Take a look at last week’s market recap from Joe Gallemore, CIMA® Partner & Director of Investment Management for Argent Bridge Advisors. Watch the video now!
Stock indexes had a strong bounce-back week March 14-18. It was the best week for the US market since Nov 2020.
- The S&P 500 recovered 6.2%, US Small caps were up 5.4%, and the MSCI EAFE index (proxy for International stocks) gained 5.6%.
- It’s unclear exactly what sparked the rally, but gains were seen across pretty much all stock asset classes. Hopefully, this is an indicator that there is investor optimism beneath the surface that is being stymied by the heightened uncertainty resulting from the war in Ukraine.
Bonds trended downward still as the Fed followed through on its widely broadcasted intention to raise interest rates last week. Although the Fed board would like to remain accommodative during this period of economic disruption caused by the war in Ukraine, they made it clear that they simply couldn’t not act to curb very high inflation.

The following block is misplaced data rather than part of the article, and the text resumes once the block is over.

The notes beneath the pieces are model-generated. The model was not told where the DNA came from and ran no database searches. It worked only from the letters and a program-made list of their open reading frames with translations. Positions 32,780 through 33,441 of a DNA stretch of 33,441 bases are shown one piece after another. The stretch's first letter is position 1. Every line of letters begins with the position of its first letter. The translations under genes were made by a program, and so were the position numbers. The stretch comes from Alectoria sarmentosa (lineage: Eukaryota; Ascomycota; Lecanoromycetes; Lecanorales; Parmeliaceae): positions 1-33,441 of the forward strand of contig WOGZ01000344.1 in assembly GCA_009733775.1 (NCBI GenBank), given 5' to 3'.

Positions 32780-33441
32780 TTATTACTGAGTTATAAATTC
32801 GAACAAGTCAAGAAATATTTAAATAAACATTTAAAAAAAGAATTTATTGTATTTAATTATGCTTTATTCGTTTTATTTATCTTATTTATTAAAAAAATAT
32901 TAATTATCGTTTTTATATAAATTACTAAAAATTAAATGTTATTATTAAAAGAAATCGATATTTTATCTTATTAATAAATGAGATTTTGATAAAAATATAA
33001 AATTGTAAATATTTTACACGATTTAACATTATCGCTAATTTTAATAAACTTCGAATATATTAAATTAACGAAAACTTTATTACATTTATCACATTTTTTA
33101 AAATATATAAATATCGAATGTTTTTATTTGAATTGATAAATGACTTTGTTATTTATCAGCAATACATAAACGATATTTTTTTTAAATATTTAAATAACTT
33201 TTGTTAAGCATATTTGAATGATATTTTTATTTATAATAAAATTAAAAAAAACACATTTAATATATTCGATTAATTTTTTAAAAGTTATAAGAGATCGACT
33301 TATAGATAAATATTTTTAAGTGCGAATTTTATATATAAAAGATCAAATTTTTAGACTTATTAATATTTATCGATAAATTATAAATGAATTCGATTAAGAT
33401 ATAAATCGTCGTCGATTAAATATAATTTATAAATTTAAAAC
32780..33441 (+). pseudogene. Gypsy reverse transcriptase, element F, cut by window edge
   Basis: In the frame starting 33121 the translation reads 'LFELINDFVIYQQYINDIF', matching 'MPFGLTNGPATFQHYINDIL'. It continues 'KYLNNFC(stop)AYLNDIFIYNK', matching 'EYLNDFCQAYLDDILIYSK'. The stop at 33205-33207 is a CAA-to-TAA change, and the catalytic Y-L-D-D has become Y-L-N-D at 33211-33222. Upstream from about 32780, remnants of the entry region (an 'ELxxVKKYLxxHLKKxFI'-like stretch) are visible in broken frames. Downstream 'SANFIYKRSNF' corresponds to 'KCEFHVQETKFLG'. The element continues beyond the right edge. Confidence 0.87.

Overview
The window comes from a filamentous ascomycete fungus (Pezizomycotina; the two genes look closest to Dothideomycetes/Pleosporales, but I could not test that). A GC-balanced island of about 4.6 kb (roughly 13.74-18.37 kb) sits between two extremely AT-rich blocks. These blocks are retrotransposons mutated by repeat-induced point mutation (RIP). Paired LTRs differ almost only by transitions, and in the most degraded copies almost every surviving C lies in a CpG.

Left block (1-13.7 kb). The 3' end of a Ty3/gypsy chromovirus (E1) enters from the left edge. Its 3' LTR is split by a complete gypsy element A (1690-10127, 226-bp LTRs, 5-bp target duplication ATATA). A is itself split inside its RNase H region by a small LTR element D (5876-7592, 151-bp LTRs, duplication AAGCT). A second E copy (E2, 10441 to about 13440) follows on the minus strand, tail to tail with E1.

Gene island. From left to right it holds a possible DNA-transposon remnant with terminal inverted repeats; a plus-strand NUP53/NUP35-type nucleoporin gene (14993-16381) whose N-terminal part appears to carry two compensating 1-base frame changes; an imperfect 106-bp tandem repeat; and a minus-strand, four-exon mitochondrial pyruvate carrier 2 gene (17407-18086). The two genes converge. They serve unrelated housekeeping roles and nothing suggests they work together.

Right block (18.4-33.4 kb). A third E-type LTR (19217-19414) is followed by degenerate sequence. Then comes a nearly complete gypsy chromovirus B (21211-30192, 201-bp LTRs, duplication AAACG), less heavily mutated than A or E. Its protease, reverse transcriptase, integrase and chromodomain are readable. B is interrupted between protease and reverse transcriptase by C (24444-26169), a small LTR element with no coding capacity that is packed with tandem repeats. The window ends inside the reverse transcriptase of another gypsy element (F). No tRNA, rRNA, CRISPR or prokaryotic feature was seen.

Now some of you may think that rising interest rates are bad for the stock market, but this isn’t necessarily true.
- Some sectors benefit from rising rates, such as Financials, Industrials, and materials.
- My colleague, Eric, shared a stat published by LPL Research & Bloomberg, that since 1983, 12 months after the initial rate hike in a rising-rate cycle, the stock market was positive 100% of the time. Of course, that being true in the past does not guarantee it happens now, but we like those odds.
- But remember the main goal of the Fed in raising interest rates is to cool off inflation which is something we all want. Slowing down the rising cost of goods in our economy is naturally good for the end consumer. Slowing inflation allows the average household to maintain the ability to continue spending rather than having to cut back expenses altogether. And the consumer is the primary engine of the US economy.
One important distinction to make is that food and gas are in a class by themselves. Those are staples items that all of us must obviously spend money on. Hopefully, a peace agreement in Ukraine is reached sooner rather than later, and when it is, the likelihood is good that we’ll see an immediate decline in gas and food costs.